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Mike Preston

Ravens seem willing to take a lead role in struggle against racism | COMMENTARY

The Ravens were the National Football League’s most criticized team when players started kneeling for the national anthem before games in 2017, but now they can become a model organization during a turning point in American history.

Ever since George Floyd, an African American, died several weeks ago in Minneapolis after a white police officer knelt on his neck for more than eight minutes, there has been a wave of protests across the country to break the cycle of systematic racial injustice.

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The support and contributions have been overwhelming, coming from National Basketball Association team owner Michael Jordan to NFL commissioner Roger Goodell along with numerous corporations and many professional athletes.

Now, there has to be a next step.

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A lot of checks have already been written but this is also a time for more organization and structure in what is a watershed moment.

Several weeks ago, Ravens owner Steve Bisciotti and his wife, Renee, pledged $1 million from their foundation for social justice reform, but this contribution appeared to be more from the heart than in previous ones.

There was one phrase in particular from a team press release where Bisciotti said he was “sickened, disheartened and shaken by acts of racism that continue in our society.” Those are strong words from a man who doesn’t like to speak publicly.

The Bisciotti’s have been generous before and the recent donation was the latest of many made for social injustice, going back to the Baltimore riots in 2015 over the death of Freddie Gray. The couple has also contributed $3.2 million since the coronavirus outbreak.

The Ravens have a history of being active in the community with various projects, but this isn’t going to be one of those type of events.

From what I’ve heard the Ravens are putting a lot of time and energy into this new program where players and front-office personnel might be more involved in communities as tutors, teachers, advisers and mentors.

That’s a major part in attacking social and educational problems.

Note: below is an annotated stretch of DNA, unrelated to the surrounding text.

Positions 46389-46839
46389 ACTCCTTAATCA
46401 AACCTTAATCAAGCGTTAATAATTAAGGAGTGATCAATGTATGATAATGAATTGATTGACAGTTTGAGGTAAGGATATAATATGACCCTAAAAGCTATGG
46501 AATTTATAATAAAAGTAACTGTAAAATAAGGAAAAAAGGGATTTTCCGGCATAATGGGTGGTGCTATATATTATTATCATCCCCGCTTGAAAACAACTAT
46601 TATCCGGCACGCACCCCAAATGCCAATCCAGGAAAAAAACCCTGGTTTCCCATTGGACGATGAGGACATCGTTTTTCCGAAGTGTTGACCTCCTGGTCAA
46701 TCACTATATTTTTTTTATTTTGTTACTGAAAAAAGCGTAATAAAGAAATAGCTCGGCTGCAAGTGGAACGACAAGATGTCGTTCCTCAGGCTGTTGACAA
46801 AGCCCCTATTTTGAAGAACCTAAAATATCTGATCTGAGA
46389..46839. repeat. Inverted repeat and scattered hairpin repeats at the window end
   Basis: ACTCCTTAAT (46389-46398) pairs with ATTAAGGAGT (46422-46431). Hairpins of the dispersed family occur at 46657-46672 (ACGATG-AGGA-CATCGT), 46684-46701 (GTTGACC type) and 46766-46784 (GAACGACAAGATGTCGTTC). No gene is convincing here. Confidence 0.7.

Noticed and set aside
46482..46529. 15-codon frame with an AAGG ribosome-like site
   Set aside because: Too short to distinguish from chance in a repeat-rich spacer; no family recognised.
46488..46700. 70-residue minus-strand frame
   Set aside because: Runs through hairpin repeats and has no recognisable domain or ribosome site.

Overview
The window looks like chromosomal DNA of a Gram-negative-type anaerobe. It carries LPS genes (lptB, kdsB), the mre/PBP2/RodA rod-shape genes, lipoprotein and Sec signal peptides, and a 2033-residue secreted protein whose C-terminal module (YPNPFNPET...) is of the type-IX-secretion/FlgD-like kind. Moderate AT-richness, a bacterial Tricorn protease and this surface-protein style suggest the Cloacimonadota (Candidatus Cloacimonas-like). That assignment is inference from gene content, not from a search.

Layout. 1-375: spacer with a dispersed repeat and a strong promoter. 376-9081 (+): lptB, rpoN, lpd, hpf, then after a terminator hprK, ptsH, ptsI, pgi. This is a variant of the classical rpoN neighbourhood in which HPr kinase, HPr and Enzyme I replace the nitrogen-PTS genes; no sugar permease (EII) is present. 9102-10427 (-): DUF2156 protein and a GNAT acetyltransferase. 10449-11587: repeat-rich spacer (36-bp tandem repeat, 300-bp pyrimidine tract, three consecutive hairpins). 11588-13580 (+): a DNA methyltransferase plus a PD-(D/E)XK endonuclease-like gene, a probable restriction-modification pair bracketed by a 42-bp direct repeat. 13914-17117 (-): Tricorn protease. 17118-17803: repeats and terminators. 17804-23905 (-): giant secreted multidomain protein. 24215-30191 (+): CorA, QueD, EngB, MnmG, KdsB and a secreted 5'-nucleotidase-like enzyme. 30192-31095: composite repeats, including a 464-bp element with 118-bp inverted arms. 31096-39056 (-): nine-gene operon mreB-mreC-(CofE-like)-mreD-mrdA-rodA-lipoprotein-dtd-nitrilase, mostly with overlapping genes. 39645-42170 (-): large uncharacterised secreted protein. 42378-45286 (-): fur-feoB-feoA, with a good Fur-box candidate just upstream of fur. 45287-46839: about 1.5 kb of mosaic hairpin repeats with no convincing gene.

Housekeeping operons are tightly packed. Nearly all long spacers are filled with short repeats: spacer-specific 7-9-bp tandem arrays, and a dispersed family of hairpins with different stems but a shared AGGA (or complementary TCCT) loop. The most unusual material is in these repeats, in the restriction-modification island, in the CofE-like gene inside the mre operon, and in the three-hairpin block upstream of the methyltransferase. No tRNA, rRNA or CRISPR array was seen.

I’m hearing that more Ravens players will become involved, which is encouraging because young people need to sustain this movement and move it forward to the next generation.

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The Ravens are forming a committee of current and former players that will determine which programs will get the appropriate funding.

It’s like the Ravens are taking a deeper step than what you currently see from other NFL teams in their respective home cities. If they can pull it off, other teams and leagues will follow.

When you watch the protests on television they aren’t just taking place in America but all over the world. Unlike the civil rights movement in the 1950s and 1960s when most of the protestors were mostly black, these crowds are diversified, which lets you know there is something special going on here.

The video of Floyd dying was graphic and happened during the coronavirus pandemic when a lot of people were home and not distracted by other interests such as watching sporting events. Americans can no longer treat his death or those of other African Americans in similar situations as an isolated incident.

It’s somewhat ironic that the Ravens lost fans and were severely criticized two years ago when they decided to kneel for the national anthem in London while playing against the Jacksonville Jaguars.

Back then, as they do now, players claimed they weren’t protesting against the flag or the military but were protesting against racial injustice in America.

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The message has finally gotten across now even though these types of racial injustices have been happening for hundreds of years. But now, it is all on video.

America was watching.

They’ll be watching the Ravens, too. They could become leaders in a special time for this country.


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